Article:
The Truth About Addiction

Substance Use Disorders are viewed as primary, chronic diseases of the brain’s reward, motivation and memory circuits. Dysfunction in these essential neural pathways leads to characteristic biological symptoms such as an individual pathologically pursuing pleasure or relief through substance use and other behaviors. This is reflected by a person suffering from Substance Abuse when they pursue substances that provide them with instant gratification without regard for consequences like legal repercussions or social stigma.

Are There Underlying Issues?

Staying abstinent can be hard when people have underlying or co-occurring symptoms. For example, if someone has anxiety and depression they may use substances to help them feel better about themselves but this in turn makes matters worse because their mental health gets even worse from the substance abuse which then leads back into more drug usage that perpetuates a vicious cycle of bad feelings contributing to one another over time.

To stay sober it’s important for individuals with these issues not only seek treatment such as cognitive behavioral therapy, group support meetings like 12 step programs (like AA), counseling sessions with therapists who specialize in addiction disorders, medications too make withdrawal less difficult – all while trying to wean off drugs gradually rather than cold turkey so there are no painful side effects.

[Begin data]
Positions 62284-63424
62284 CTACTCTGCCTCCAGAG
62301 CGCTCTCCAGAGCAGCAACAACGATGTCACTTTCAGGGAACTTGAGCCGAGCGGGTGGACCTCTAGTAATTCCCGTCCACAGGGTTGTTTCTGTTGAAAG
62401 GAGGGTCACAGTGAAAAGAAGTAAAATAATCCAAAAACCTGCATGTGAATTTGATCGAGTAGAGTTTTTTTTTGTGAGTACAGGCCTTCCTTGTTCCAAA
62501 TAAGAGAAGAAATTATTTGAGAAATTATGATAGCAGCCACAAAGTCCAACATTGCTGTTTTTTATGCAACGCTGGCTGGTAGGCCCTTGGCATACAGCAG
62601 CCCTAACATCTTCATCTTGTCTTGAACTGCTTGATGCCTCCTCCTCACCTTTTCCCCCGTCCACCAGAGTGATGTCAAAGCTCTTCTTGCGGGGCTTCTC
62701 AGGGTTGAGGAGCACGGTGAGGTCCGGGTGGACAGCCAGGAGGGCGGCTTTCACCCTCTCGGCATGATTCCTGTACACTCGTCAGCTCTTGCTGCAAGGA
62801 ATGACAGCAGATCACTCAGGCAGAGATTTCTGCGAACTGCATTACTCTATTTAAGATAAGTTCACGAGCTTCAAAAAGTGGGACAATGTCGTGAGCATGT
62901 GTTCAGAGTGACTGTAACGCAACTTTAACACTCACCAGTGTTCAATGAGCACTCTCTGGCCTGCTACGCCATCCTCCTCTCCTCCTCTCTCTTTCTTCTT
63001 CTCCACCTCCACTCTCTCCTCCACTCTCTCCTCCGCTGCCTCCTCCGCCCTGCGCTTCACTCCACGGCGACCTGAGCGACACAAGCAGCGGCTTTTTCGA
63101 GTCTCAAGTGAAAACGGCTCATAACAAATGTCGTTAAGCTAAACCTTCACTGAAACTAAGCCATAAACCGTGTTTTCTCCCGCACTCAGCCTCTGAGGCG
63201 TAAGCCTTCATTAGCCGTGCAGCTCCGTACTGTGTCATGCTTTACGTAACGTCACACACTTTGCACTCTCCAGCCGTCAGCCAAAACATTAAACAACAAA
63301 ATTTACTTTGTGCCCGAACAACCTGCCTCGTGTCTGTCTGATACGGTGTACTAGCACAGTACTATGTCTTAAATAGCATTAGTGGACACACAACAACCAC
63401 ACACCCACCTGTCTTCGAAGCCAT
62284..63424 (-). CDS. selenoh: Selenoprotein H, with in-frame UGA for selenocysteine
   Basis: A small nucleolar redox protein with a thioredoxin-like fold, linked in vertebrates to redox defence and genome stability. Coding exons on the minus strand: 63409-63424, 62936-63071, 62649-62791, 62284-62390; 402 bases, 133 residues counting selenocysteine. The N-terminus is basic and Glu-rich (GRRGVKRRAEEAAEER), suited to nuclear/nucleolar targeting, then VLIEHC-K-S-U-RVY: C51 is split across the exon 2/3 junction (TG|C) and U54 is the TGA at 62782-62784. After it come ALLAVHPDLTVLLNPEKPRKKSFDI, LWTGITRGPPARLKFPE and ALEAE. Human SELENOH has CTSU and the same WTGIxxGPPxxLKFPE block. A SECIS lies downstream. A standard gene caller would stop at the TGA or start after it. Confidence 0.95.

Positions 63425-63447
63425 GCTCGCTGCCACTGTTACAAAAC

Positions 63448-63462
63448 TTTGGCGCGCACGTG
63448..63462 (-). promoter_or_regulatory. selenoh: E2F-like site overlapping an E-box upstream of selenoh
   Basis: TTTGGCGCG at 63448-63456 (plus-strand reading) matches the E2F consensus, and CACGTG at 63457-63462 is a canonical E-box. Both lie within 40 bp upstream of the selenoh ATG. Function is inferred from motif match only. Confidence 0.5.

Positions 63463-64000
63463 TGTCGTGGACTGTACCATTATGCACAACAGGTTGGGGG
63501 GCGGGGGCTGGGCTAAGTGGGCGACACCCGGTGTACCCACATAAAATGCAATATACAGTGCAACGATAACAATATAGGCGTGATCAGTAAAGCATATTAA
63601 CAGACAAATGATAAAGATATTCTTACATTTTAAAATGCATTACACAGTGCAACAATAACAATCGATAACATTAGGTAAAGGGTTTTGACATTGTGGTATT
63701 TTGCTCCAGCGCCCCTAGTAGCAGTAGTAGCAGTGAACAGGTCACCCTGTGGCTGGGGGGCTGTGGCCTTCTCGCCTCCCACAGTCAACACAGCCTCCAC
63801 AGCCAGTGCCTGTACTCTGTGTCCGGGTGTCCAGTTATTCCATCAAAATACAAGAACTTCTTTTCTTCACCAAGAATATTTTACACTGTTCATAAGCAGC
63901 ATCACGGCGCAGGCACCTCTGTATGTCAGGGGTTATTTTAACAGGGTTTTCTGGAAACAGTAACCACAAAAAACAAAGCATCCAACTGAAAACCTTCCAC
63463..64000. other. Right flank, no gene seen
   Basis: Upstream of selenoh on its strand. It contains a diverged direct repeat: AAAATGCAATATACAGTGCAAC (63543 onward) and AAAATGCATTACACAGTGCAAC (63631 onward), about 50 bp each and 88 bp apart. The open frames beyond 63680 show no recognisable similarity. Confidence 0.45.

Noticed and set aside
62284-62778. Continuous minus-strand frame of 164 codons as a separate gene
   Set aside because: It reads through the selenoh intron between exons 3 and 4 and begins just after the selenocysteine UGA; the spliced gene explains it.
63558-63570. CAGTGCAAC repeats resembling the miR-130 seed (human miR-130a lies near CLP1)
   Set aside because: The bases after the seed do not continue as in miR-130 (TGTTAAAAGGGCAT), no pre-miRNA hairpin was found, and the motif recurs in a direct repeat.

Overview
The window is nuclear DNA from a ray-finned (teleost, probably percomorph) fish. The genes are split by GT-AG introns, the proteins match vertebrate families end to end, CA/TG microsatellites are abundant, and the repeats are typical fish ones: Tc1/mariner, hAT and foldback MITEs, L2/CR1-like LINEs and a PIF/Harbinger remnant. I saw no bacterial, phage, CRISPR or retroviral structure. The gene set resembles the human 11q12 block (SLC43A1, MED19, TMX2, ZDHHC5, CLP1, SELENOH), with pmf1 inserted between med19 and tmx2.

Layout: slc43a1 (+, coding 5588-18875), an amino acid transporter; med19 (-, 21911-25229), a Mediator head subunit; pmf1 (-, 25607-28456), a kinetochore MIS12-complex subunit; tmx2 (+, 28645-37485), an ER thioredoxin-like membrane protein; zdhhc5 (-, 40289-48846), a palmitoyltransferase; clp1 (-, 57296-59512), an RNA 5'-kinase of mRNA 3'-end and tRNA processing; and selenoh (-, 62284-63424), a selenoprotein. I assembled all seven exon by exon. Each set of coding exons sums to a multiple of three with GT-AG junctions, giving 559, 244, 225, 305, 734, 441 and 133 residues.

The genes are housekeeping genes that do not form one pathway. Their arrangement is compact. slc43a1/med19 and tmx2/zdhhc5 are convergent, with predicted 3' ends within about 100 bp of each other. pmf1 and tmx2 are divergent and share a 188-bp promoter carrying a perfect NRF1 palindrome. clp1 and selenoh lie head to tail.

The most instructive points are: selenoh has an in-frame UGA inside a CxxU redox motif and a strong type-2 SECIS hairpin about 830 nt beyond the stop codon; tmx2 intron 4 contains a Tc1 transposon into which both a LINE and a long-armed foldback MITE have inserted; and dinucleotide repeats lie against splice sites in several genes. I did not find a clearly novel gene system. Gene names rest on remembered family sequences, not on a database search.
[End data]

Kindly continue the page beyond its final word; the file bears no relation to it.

Can Neurofeedback Help?

Studies have shown that abstinence rates can be improved using Neurofeedback, making it a modality that both compliments and enhances the efficacy of recovery programs for substance abuse.

Can NeuroFeedback Help Me or a Loved One?

The science says so, but there’s only one way to find out.